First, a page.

Nvidia GeForce 3D Vision review

Price when reviewed

Behind the scenes

So when it works properly – and compatibility should improve with every new game release – it’s superb. But with two images being produced we were keen to see just how much extra strain the 3D effect puts on the PC itself. Nvidia is very clear that you’ll need Vista or Windows 7, a dual-core CPU and at minimum a GeForce 8800GT, 9600 GT or GT 140, all of which are roughly equivalent across the graphics card generations.

But we’d recommend a fairly hefty gaming rig to do 3D Vision justice. Nvidia had told us previously to expect around a 50% drop in framerates with 3D enabled, and that proved not far off. The precise figures varied between 60% and 40% of the non-3D performance, so many gamers will need to lower settings or buy a faster Nvidia card, which is surely what the company is hoping with this launch.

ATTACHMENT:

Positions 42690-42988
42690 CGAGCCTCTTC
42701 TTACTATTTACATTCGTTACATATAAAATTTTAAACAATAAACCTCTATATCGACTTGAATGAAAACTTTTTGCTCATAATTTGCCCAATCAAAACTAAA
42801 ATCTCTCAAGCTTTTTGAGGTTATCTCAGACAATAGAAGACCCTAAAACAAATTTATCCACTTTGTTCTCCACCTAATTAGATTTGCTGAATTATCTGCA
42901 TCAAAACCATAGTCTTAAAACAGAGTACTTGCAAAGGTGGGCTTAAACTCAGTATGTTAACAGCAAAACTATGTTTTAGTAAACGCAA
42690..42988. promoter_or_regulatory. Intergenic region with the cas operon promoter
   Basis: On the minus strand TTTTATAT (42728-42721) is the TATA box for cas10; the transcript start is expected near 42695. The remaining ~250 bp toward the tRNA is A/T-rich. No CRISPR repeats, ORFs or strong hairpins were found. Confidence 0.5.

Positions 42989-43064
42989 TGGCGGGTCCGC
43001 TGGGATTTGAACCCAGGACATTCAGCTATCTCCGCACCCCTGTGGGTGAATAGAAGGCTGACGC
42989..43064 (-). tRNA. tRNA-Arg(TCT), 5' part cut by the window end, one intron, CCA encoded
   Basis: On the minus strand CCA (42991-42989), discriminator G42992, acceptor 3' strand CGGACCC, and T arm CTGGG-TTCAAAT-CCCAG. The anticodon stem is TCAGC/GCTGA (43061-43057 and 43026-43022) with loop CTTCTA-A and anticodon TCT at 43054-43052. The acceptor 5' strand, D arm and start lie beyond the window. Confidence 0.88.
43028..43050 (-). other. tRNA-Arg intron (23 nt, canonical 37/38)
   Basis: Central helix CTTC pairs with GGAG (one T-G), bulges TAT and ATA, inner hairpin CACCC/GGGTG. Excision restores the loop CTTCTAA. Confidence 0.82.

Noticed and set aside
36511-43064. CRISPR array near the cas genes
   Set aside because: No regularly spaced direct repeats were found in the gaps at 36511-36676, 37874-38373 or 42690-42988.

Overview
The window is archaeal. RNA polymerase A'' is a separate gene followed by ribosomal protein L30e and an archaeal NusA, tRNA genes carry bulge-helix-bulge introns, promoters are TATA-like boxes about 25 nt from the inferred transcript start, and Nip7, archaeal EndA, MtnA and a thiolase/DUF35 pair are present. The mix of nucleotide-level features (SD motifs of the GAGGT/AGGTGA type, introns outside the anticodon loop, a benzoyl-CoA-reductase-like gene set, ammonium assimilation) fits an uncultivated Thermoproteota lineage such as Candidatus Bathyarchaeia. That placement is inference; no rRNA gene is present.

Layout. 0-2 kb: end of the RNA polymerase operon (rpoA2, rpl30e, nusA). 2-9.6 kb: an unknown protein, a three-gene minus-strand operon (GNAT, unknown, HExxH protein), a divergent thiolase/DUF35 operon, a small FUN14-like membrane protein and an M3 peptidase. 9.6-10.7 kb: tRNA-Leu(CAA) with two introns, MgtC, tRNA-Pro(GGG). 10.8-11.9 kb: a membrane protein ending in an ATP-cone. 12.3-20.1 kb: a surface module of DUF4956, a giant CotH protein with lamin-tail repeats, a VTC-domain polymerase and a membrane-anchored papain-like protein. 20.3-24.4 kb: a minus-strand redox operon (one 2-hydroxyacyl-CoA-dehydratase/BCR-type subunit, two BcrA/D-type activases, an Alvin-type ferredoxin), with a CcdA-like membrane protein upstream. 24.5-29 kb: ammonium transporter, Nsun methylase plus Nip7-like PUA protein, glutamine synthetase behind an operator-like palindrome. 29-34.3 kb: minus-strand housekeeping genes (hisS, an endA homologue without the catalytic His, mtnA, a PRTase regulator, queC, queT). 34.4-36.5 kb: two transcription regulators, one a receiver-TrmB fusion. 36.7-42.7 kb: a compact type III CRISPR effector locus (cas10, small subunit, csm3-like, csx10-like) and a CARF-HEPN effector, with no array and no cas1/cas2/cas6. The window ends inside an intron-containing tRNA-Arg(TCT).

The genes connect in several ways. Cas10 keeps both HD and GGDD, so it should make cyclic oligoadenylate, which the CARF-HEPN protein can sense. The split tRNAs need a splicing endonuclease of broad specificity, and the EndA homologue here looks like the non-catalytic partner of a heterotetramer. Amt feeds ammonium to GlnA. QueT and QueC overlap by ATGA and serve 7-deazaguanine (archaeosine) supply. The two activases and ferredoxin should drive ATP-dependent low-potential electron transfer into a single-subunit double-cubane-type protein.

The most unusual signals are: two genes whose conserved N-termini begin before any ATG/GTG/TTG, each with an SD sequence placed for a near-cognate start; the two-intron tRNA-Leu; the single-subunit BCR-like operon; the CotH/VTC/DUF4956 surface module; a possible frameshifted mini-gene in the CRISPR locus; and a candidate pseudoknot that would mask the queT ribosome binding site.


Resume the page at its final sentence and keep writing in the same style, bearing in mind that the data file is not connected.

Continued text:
And that brings us to the price. At £347 exc VAT for the full package (assuming you already own an Nvidia card), it certainly isn’t cheap. But this is a new technology aimed at early adopters, and once you see the results with your own eyes, it’s a highly tempting proposition. Yes, it has its early flaws, but with Nvidia wielding such clout in the world of gaming we can see GeForce 3D Vision making slow but steady progress towards the mainstream.


Image quality 5

Main specifications

Screen size 22.0in
Aspect ratio 16:9
Resolution 1680 x 1050
Screen brightness 300cd/m2
Pixel response time 5ms
Contrast ratio 1,000:1


DVI inputs 2
VGA inputs 0
HDMI inputs 0
DisplayPort inputs 0
Scart inputs 0
Upstream USB ports 1
USB ports (downstream) 1
3.5mm audio input jacks 0
Headphone output no

Accessories supplied

Internal power supply no

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